• The JV HOA Grounds Committee and/or its members have had a history of nitpicking and, indeed, glaring hypocrisy.
  • Koger Management was enough of a hassle when trying to get the paperwork ready to sell the property, that one would think they would be aware of the transaction – well, except for the fact that Koger no longer does any of that work itself, choosing to instead pawn residents off to, which in turn raises prices for any resident wishing to request this information.

In other words – any ill-will I have harboured in the past is not new, but in my opinion, it is certainly justified. At the same time, however, as I am no longer a resident of Jefferson Village, I do not feel it is awfully relevant anymore, and in that light, nor are any further communications between JV/Koger and myself, unless they specifically reference me as a former, not current, resident of the community and thus not one to whom any (stifling) JV regulations, property-specific or otherwise, apply.

If you have any further question, please do not hesitate to reach me at the address listed at the top of this correspondence – please note, however, that it is nearly 300 miles away, so if there are concerns about my yard, please pack your bags accordingly.


Corey Welton.

Tags: , , , , — cswiii @ 12:57 am


Letter to the Editor (Loudoun Easterner): Frank Wolf’s questionable push-poll campaign

Last night, I received an automated phone call on my land line, indicating that its purpose was a political poll, and that it would be followed by a short political ad. Having never been contacted by a polling agency before, and seeing as it’s turning out to be one of the most important elections in recent history, I decided to give it a shot.

The system first asked me if I was planning to vote in the upcoming election. I responded with a “Yes”. The next question was, “In the upcoming election, do you plan to vote Republican Frank Wolf for Congress?”

I waited expectantly for a second… but nothing else was said! No mention of James Socas, no mention of an opposing political party – no mention of anyone else whatsoever! With suspicions firmly entrenched, I responded to the question with a resolute “No.”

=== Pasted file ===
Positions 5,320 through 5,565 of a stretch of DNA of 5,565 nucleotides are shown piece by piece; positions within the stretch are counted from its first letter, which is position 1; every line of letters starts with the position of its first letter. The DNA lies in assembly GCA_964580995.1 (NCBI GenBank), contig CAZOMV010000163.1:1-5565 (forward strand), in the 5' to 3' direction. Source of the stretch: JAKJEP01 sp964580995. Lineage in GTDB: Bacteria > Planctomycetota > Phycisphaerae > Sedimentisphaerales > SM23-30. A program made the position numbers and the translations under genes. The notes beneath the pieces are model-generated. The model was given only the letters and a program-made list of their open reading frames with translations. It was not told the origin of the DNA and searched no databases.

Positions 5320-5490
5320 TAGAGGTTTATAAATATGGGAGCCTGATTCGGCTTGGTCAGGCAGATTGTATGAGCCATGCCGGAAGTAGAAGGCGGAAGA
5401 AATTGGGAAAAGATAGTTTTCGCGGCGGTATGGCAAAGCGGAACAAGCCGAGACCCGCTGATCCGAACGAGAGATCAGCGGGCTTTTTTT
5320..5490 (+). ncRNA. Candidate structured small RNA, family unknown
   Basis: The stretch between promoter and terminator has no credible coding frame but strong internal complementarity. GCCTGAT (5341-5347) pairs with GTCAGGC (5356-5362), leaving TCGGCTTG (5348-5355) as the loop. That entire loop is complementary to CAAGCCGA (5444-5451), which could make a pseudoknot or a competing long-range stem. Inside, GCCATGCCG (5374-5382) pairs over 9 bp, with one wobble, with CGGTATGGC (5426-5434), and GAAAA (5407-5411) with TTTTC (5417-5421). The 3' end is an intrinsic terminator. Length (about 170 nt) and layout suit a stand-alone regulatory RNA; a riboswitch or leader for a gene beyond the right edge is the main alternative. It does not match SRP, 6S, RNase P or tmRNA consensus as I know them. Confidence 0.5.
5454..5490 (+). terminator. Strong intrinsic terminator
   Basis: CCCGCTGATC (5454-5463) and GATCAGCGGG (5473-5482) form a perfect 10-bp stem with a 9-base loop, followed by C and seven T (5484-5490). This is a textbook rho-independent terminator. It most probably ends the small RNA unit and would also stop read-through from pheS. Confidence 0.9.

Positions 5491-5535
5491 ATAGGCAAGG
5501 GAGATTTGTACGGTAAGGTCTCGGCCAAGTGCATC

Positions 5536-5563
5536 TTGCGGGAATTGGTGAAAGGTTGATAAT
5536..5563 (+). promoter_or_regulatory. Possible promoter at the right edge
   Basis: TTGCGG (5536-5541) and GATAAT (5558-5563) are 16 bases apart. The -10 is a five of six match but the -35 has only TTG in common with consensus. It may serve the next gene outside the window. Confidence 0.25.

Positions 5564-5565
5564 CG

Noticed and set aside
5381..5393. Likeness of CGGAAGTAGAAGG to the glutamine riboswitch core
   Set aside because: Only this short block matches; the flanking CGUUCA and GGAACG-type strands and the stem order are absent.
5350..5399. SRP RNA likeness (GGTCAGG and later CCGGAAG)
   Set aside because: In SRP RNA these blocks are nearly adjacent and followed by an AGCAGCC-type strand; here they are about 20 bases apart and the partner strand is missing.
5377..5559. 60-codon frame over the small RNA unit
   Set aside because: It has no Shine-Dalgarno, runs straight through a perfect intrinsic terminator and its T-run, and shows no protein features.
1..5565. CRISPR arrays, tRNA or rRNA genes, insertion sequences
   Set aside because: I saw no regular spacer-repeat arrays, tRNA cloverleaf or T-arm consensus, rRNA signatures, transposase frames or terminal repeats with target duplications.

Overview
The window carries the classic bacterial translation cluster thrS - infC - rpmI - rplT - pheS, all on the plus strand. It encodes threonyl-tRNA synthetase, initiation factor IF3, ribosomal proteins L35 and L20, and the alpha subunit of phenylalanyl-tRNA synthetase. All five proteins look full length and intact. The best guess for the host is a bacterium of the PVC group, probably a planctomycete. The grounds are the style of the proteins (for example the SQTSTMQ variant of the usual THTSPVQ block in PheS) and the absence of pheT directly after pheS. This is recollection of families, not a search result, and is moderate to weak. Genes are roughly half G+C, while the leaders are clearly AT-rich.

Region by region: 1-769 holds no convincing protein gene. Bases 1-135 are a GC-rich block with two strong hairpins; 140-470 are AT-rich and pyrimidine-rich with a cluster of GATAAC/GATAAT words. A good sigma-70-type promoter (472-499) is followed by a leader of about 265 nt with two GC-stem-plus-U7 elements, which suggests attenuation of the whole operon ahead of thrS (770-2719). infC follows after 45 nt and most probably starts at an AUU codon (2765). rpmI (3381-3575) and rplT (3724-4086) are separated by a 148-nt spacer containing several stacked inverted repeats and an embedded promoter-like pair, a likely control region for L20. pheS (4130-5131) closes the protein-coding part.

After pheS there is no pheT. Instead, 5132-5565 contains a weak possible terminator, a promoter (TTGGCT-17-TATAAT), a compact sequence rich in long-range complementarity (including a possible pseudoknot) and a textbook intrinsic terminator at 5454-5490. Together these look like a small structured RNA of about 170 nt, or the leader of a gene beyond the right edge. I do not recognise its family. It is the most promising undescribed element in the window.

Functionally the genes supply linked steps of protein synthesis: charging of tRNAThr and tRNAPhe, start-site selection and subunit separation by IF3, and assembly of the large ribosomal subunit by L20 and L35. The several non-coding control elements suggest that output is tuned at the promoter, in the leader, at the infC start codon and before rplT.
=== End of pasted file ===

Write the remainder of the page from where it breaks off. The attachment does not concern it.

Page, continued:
It is here, however, where the story gets stranger. Upon my response, I was asked whether or not I was aware that my vote could affect Virginia’s efforts to curb terrorism, along with all the other catchphrases that any fear-based campaign might be expected to employ. Neatly phrased, the question didn’t outright state that my apparent vote against Wolf would mean there would be more terror attacks, it wasn’t too far off the mark, suggesting that a vote for anyone else would be an enormous setback.

Perhaps needless to say, I hung up, and did not complete the “poll”.

Since when does rhetoric have any place in a poll? More importantly, however, since when has it been considered ethical or even legal for a campaign to employ such sorts of tactics. There have already been noted incidents around the nation in recent years past, and this year particularly, concerning supposedly unbiased polling groups using “push polling” to implicate candidates in this supposedly unbiased forum. Push polling is illegal in many states, and while it may not yet be outlawed in Virginia, it is certainly anything but ethical. When one further considers Wolf’s lead coming into the 2004 election, it raises questions as to why his campaign felt the need to resort to such scare tactics in the first place.

Until recently, I was fairly ambivalent to Frank Wolf, but responses I have received from Wolf and/or his office over the past few years concerning issues that affect Loudoun and Northern Virginia residents indicate just how out-of-touch he is with the issues here. This most recent event, however, is just another indication of how a career politician stays in a position of power due to the apathy of his or her constituency.